Moving the pond over a tad is a good idea. One thing, I would like to add - if you could elevate the sides of the pond a bit, it will help if the drainage pipe breaks. My concern if the pipe breaks is that water/drainage will get under your pond liner, which could cause problems. If you elevate the liner a bit, then whatever is under the liner, won't get into the pond.

Decatur, GA

When I had my pond put in 8 years ago they discovered a drain pile just like that. We decided to just put the pond liner over the top. They didn't dig the pipe out but left the top at ground level. If there are any problems I don't know about them.
I would also guess if you started having drainage problems later you could make some drainage adjustments to suit the new situation. Your yard seems fairly flat. Do you have any standing water ever in your yard, say after a hard down pour? How much rain do you get in your area? I would consider all these factors before I got terribly worried about that drain pipe.

Folsom, CA(Zone 9a)

I've studied the yard and did a little more research. I see two drains about 6 feet away on both sides of the pond (hole). So the pond would sit in the middle of this drain system.

We've lived in this house for about a year and a half, and we experienced a really good rain a couple months ago. We did not have any flooding issues in the yard. (We did have a leaky wall, but that's another story.) So the grading and french drain are working pretty well.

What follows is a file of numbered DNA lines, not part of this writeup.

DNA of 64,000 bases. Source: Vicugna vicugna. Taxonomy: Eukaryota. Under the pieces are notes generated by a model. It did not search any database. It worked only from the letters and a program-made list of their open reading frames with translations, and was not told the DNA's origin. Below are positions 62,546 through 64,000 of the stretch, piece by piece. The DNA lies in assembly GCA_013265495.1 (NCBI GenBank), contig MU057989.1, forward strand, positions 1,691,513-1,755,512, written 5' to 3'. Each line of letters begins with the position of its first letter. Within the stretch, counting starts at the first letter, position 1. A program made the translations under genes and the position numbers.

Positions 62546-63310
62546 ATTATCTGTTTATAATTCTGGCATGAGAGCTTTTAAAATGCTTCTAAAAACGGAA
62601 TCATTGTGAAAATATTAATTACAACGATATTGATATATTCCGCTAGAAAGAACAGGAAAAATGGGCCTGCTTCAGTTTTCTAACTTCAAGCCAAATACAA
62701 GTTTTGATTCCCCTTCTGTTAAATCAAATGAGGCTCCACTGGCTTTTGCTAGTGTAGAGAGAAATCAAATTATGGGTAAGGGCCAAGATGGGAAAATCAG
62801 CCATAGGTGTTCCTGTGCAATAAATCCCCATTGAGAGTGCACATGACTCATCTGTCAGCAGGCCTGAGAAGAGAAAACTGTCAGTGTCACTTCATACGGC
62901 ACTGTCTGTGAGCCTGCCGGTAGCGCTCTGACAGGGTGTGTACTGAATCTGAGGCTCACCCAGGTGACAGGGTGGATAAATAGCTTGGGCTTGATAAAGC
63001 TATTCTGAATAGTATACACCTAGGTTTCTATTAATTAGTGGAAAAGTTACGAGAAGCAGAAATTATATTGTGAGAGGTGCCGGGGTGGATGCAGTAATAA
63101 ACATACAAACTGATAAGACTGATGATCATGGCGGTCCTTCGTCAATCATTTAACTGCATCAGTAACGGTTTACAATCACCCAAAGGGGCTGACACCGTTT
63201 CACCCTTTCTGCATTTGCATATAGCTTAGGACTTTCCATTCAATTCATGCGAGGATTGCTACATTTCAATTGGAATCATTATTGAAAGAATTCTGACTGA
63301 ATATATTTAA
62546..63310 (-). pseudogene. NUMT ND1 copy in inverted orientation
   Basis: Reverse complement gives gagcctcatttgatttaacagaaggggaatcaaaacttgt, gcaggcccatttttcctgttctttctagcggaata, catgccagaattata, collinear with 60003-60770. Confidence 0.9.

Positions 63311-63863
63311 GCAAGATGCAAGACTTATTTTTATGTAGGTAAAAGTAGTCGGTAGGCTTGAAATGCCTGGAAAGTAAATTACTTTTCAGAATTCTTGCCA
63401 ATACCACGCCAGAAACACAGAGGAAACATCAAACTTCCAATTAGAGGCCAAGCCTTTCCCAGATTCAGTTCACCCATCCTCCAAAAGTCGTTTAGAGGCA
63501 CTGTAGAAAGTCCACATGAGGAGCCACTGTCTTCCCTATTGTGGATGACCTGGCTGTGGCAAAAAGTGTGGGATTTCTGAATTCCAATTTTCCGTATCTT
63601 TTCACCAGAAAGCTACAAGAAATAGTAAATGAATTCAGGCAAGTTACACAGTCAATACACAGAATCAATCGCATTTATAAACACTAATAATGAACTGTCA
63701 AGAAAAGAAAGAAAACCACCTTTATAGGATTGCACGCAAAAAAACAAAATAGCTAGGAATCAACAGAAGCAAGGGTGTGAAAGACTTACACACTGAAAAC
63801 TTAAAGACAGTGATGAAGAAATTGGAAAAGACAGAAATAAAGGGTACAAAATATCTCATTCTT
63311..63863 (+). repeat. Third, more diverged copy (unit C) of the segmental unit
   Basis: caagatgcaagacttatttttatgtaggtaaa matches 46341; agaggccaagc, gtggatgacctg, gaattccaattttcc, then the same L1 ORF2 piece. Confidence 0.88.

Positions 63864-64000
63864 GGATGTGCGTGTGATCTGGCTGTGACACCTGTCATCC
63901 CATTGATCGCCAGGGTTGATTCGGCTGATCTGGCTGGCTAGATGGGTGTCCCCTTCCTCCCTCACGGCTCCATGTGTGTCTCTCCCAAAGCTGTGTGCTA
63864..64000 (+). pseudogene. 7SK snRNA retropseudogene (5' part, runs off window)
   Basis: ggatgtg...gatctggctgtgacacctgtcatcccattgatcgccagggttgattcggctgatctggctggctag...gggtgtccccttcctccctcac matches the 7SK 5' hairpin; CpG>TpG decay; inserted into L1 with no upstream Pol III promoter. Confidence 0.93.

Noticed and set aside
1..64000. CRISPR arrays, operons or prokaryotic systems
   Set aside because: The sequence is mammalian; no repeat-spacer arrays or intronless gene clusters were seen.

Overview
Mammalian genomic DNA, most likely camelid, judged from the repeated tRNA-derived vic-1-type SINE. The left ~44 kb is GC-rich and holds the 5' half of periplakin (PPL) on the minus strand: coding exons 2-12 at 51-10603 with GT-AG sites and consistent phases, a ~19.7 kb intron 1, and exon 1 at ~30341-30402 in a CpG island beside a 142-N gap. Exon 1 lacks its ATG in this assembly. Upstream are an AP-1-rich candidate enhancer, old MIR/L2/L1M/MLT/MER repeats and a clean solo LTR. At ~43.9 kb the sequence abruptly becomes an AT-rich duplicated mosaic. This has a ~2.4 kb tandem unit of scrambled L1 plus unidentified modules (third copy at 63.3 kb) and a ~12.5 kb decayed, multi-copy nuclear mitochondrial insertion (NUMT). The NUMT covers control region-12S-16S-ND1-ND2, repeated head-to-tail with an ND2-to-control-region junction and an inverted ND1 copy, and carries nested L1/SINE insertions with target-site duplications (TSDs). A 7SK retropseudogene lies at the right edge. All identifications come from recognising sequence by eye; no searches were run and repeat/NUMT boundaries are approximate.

I came across a blog post that discussed how to pack gravel around and above this type of pipe in order to drive a car over it. I'm tempted to continue placing the pond in this spot.

I keep going back and forth about where to put the pond.

If I place the pond in the current hole, I may have an issue with crushing the pipe. But the hole is all ready dug, and we'll be able to view the pond from two different sitting areas.

If I place the pond in the new spot, I would have to dig another hole. And I may find something else. But the new spot would get afternoon shade, and we could see the pond better from the window.

Hmmm . . .

PS: I was planning to dig 1 foot deep and then build up bricks 1 foot, making a semi-raised 2-foot pond.

Athens, PA

If you move the pond a tad so you are not over the drainage pipe and put the bog garden there, you should be fine - especially if you are intending to raise the pond. My concerns are not the run off in the yard, but what could come up and out of the pipe under the ground after your pond is already dug. The last thing you want is the crud coming up from the pipe underneath and going into the pond. The other thing is if somebody needs to get into that area to repair that pipe in the event that it breaks - by moving the pond over a tad, that should give access to somebody to repair the broken pipe.

Kansasville, WI(Zone 5a)

There's drain tile all over my yard. It is pretty hard plastic. We drive over it all the time. Yours looks like the solid tile that is used to carry water away from your house. Some tile has small holes all around it so water can seep into the tile. I personally would cover the tile with something strong. Like plywood or plastic. You could even use a few 12" x 12" patio blocks covering the whole tile. Then put down your underlayment then your liner over it. With only 300 gals of water in your pond, it should't be a problem.

Folsom, CA(Zone 9a)

Update: I decided to move the pond. (I have a thread started in the Garden Design forum about planting a tree in the new raised bed.)

Now I'm going to build a pond right on the patio next to the back door. I want to be able to see the goldies more often. : )

Athens, PA

I don't blame you. My lower deck butts right up to our pond. I love sitting there under the umbrellas watching the fish. It is great when entertaining as well.

Thumbnail by Carolyn22
Clermont, FL(Zone 9a)

Sounds like a plan. As long as you get a pond and can enjoy your fish thats great.